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Yesterday afternoon on the way back up from the Internet Identity Workshop, Chris Messina and I stopped by the offices of a growing tech company (what company doesn't actually matter) on the way back up 101 to chat with a friend of a friend. Parked in one of the awesome free garages Palo Alto provides and walked to one of their offices. Could see a giant logo on the window, continued walking, and went to open the door; it was locked. Gently tugging it a second time caused the receptionist to walk over to unlock it for us. Turns out the person we were meeting works in their other office just a few blocks away which she kindly pointed us toward.

So Chris and I walk a few blocks and come to another door labeled with a smaller logo. Inside sits a private contract security guard at a desk listening to his iPod. As we try to open the locked door he walks over, pauses his music, and pokes his head out being cautious never to open the door more than twelve inches. After telling him who we're here to see, he points to the left of the door at an intercom and tells us to use it to talk with the receptionist since he is not allowed to let us in. So he closes the door, goes back to his desk, and I push the button on the intercom. Receptionist answers, asks a few questions to ensure that we have an appointment, and then buzzes us in. This time when I tug on the door it opens.

We now walk through the glass door to interact again with the security guard. He's already laid out two pieces of paper on the desk in front of us. He shrugs as we ask why we need to sign visitor NDAs though graciously agrees to make copies of them for us. I sign the NDA and it seems my story now has to end. The real irony is that we ended up talking at a nearby coffee shop instead of their office.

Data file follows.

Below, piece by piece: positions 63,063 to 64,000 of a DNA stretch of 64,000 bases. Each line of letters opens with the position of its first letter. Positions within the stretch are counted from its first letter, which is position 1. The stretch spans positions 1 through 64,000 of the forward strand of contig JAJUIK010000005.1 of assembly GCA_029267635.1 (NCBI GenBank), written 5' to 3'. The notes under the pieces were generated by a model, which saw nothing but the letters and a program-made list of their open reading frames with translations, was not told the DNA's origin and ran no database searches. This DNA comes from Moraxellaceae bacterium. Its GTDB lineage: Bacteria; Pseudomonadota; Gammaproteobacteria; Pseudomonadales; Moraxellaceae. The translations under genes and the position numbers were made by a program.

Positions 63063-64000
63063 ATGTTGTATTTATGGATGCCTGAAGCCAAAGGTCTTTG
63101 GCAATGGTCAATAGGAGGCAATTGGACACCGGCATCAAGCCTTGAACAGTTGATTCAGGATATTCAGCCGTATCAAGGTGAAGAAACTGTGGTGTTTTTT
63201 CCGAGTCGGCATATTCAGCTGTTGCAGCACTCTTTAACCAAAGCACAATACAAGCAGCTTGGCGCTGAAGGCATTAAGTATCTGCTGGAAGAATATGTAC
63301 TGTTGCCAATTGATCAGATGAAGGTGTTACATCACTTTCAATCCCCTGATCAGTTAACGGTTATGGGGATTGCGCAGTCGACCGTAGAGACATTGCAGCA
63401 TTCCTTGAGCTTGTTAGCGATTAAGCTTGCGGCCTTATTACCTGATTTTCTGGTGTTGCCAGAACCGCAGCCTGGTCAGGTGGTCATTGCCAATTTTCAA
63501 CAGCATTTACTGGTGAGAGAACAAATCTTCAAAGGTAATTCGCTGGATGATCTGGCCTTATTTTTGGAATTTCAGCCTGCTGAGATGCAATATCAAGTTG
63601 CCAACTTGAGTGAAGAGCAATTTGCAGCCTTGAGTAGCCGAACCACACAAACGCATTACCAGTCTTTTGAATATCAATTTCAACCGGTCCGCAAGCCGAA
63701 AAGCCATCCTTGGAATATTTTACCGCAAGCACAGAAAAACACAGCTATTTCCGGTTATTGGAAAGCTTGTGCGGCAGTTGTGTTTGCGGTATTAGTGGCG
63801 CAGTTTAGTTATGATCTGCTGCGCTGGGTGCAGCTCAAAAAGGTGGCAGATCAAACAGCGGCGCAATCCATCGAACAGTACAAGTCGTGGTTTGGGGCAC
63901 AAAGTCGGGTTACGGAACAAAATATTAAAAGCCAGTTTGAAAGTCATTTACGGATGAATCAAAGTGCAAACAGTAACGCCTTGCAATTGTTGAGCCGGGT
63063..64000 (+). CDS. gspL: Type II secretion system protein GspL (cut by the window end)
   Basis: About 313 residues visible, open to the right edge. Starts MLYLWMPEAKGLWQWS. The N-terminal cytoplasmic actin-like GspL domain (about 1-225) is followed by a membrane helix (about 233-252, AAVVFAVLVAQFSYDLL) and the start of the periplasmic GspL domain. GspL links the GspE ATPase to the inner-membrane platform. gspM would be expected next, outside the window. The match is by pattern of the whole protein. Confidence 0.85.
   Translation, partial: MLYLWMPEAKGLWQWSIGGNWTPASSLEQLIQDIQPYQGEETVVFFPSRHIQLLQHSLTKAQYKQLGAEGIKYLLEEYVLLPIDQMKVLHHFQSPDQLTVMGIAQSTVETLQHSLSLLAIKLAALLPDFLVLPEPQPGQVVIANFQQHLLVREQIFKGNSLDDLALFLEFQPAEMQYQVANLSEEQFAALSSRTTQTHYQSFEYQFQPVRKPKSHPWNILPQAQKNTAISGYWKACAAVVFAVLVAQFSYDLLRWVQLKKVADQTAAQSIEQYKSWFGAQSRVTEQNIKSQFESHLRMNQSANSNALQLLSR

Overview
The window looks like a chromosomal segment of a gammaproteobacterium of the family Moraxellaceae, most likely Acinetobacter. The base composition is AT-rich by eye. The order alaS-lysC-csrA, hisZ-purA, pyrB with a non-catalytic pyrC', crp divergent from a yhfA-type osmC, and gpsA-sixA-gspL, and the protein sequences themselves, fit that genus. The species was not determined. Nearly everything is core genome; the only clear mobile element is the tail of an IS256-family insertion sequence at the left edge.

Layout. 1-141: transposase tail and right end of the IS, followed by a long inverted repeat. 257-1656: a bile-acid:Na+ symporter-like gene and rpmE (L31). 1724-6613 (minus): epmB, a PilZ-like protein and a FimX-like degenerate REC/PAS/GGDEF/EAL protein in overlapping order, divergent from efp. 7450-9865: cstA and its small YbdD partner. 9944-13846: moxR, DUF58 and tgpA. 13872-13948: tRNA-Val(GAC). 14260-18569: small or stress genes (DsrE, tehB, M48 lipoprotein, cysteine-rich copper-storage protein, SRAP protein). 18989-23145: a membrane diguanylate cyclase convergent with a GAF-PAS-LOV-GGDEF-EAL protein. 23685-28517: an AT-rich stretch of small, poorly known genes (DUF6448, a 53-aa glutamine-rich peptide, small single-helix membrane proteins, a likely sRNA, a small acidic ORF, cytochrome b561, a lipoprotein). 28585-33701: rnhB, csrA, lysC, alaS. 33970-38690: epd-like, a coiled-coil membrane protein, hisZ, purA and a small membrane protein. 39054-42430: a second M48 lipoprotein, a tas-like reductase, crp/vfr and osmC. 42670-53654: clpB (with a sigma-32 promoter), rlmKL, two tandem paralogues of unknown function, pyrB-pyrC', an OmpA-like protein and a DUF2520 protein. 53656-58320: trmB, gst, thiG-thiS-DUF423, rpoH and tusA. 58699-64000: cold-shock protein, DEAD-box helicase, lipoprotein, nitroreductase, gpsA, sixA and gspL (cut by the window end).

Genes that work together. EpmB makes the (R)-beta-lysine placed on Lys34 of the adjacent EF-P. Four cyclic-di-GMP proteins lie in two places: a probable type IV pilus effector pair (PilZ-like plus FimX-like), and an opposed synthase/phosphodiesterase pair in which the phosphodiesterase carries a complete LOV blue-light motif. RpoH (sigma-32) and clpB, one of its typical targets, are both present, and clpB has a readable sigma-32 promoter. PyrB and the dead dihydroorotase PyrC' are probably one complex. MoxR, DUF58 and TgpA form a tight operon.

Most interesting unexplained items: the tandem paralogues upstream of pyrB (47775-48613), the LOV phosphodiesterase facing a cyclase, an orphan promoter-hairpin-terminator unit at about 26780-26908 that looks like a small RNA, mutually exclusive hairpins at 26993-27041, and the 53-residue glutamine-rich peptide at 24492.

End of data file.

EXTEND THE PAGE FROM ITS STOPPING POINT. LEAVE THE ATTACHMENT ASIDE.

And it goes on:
I have no problems with visitor NDAs or security guards (I did work for VeriSign for 1.5 years), but this experience greatly shaped my views on this company and the environment that its executives feel is reasonable for visitors before I even got in the door. I really enjoy working at Six Apart (our inside door) where I'm able to host great community meetings for things like OpenID, social network portability, and even business development without impersonally shoving NDAs in my guest's faces before they even come inside.

I know a lot of people would see the opportunity to even touch that locked door as amazing, so don't get me wrong I don't hate the company or anything. Rather I encourage companies to think about the experience they create for their visitors, no matter the company size, the importance (or lack thereof in this case) of their visitors, and ultimately this is why asking "what company?" doesn't actually matter.

Comments

( 7 comments — Leave a comment )
shamanix
Dec. 7th, 2007 12:12 am (UTC)
So which company was it? :)

I'm kidding. Nice bit of writing, sir!
factoryjoe
Dec. 7th, 2007 12:23 am (UTC)
The opportune word is "humble". Always be hungry; always stay humble.
ext_72775
Dec. 7th, 2007 02:59 am (UTC)
Photo
Along the same lines, what about companies that simply assume that if you visit they can take your photo and file it for a few months?
daveman692
Dec. 15th, 2007 07:51 pm (UTC)
Re: Photo
Haven't run into that one beyond security cameras I guess.
ext_72721
Dec. 8th, 2007 12:27 am (UTC)
Trying redirection
Hope you don't mind me enslaving your site with OpenID tests!
ext_72721
Dec. 8th, 2007 12:28 am (UTC)
Hi again
Good thing we're friends, right?
ext_73422
Dec. 12th, 2007 09:40 am (UTC)
That sounds pretty bad, I have a bad experience everyday working in Baynard House (http://en.wikipedia.org/wiki/Castle_Baynard) in London which is ugly (http://pmsa.cch.kcl.ac.uk/images/nrpCL/clcol252.jpg). It's total un-inspirational, with the added bonus of security guards who, even though they've seen you every day for a year, when you forget your pass you have to sign in.
( 7 comments — Leave a comment )